It is pleasant to wake up under the mildly gleaming sunlight which is a rare experience. Summers are beautiful undoubtedly, but enjoying under the sunlight or exposing to the scorching heat of the sun during the peak hours could affect your kidneys. The impact could be non-negotiable for all, including elders, children, and adults already suffering from chronic diseases like chronic kidney disease (CKD), and liver or heart disorder. Taking care of your kidneys becomes vital during the summer, here’s how it can be affected.
Summer impact on kidneys
Summer is the most crucial season when indigestion and dehydration are common. It is easy to feel dehydrated in summer as the heat makes you more to sweat more. We all know dehydration can directly or indirectly affect the urine process while resulting in affecting kidney functioning as well. There are high chances of kidney failure, kidney stones, and urinary tract infection (UTI) during the summer season. Also, indulging in intense activities can dehydrate you further causing muscle injury which may ultimately result in acute kidney failure. However, these issues can be resolved by taking protective and preventive measures through the seas to keep yourself hydrated.
Ways to prevent kidneys in summer
- Limit your outing during the summer season. Avoid heading out during the afternoon time when the rays of the sun are strongest.
- Do not expose yourself to the sun for a prolonged duration, i.e. between 12 pm – 4 pm.
- Keep a broad-spectrum sunscreen with SPF 50 handy. Apply and reapply as and when required.
- Ensure to wear cotton clothes only that are lightweight on your body.
- Look at the signs of dehydration if any occurs such as dry throat and mouth, yellow or reduced urine, fatigue, dizziness, muscle cramps, and irregular or accelerated heartbeat.
- You can make out your body’s hydration level with the colour of your urine. Light-ish yellow or lemon colour represents enough hydrated body, and darkish yellow / orange or any other dark colour represents a dehydrated body.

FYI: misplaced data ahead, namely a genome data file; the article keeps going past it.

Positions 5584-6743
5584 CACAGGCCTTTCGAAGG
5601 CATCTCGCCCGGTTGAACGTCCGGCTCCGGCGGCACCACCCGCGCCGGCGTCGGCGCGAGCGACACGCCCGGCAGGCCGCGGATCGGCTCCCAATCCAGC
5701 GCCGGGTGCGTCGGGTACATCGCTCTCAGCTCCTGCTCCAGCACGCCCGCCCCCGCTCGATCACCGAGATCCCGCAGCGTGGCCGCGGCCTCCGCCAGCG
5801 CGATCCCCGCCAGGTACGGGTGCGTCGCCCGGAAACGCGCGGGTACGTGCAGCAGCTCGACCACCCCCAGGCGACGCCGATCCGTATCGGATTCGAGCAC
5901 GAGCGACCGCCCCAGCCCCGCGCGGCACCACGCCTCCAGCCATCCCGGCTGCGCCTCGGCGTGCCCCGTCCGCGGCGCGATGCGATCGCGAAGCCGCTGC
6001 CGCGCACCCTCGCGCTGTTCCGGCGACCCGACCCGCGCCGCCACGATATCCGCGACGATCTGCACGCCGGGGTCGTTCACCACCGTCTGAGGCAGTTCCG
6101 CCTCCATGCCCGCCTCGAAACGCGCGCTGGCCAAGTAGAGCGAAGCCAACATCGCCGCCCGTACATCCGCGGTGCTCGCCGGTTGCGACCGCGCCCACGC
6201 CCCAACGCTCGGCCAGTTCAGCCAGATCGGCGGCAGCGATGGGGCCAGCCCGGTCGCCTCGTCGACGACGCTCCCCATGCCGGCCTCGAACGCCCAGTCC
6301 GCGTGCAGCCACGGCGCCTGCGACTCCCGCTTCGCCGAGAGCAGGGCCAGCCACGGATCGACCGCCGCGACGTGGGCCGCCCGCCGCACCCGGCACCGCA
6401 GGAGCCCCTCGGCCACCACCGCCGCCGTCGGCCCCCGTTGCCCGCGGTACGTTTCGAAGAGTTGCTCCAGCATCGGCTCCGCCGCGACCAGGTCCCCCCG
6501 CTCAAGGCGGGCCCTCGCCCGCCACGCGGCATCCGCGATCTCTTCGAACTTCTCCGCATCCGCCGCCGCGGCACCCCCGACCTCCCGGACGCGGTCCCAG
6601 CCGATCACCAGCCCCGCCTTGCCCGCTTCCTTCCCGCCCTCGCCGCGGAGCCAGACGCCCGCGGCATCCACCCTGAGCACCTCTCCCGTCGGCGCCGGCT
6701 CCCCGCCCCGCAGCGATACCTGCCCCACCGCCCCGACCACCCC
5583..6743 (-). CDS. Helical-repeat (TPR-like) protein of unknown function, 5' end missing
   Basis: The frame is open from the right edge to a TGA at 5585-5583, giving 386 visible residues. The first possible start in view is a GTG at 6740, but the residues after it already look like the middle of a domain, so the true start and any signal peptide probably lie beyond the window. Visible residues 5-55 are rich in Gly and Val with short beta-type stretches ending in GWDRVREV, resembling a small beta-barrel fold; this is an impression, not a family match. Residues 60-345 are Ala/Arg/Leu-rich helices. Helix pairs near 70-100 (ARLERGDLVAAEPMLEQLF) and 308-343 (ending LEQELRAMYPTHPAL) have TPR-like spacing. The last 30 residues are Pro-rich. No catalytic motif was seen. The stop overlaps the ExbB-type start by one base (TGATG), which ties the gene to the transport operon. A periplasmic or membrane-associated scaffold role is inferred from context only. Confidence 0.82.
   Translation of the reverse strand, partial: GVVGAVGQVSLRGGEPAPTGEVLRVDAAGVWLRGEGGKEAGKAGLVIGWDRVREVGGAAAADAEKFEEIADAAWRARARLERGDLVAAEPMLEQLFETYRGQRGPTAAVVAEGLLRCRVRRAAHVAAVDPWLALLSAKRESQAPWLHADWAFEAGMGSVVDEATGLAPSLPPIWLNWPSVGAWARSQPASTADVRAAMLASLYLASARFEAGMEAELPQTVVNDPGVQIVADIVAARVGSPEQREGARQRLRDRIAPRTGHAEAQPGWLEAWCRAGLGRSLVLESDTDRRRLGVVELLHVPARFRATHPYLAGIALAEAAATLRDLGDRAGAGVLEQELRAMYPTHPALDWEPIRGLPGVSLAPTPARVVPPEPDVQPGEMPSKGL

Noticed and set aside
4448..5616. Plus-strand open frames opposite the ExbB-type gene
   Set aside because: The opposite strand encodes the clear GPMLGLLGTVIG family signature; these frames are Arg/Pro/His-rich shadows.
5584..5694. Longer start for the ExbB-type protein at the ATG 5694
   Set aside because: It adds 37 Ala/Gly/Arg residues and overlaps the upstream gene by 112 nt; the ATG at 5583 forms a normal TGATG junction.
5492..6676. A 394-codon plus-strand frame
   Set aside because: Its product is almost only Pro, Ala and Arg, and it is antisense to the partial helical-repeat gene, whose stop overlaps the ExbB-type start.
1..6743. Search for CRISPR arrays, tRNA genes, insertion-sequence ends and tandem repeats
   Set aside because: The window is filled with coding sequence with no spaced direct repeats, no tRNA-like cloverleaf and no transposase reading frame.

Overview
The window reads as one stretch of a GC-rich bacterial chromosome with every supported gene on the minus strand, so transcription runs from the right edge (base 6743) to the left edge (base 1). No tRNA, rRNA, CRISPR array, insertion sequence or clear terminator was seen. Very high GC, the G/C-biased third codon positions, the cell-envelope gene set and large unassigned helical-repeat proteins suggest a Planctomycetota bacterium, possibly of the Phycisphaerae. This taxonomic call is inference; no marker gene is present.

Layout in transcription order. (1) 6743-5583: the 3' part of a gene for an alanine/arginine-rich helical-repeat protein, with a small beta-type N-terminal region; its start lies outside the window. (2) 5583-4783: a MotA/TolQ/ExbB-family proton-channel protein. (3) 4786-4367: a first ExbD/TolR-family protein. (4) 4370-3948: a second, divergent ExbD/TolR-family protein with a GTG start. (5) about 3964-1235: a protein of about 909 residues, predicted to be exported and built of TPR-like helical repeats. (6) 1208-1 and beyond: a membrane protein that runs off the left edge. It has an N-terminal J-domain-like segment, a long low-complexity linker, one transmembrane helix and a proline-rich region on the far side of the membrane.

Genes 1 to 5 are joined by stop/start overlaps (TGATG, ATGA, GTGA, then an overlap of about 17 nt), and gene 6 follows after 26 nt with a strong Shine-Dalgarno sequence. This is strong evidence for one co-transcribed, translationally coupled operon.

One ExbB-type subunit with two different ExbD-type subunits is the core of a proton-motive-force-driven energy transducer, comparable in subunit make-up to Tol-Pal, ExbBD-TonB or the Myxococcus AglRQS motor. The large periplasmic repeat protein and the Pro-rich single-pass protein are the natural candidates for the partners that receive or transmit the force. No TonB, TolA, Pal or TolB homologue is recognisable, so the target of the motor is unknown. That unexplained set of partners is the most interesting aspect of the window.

- Any individual with zero chronic illness should aim to consume 2-3 liters of water every day.
- Any person with chronic disease should consult their healthcare expert to check the amount of fluid intake to indulge in. Although it is good to stay hydrated, patients with kidney-related diseases may have to take care of fluid levels as an overload can be a problem.
- Those who are actively involved in workouts must at least consume 350 ml of water before the workout while re-fuelling every 30-45 minutes.
- Those working outdoors during the day time should increase their water intake by at least 250 ml of water while approximately re-fuelling every 20 minutes for adequate hydration.
- You should enhance your water intake by adding water-rich fruits and veggies to your daily diet. Fruits such as peaches, watermelon, berries, and veggies such as lettuce, cucumber, and zucchini can be added to your daily diet for ultimate mineral and water replenishment.
- Avoid consuming carbonated drinks and anything that are high in caffeine. Pondering on high-sugar items can eventually dehydrate your body even though it’s in liquid form.
- Cut down your alcohol intake, as it can quickly dehydrate your body while escalating the risk of kidney disease.
- Restrict consuming processed foods such as ready-to-eat foods, chips, and snacks that are high in salt content. High salt consumption can spike your risk of dehydration.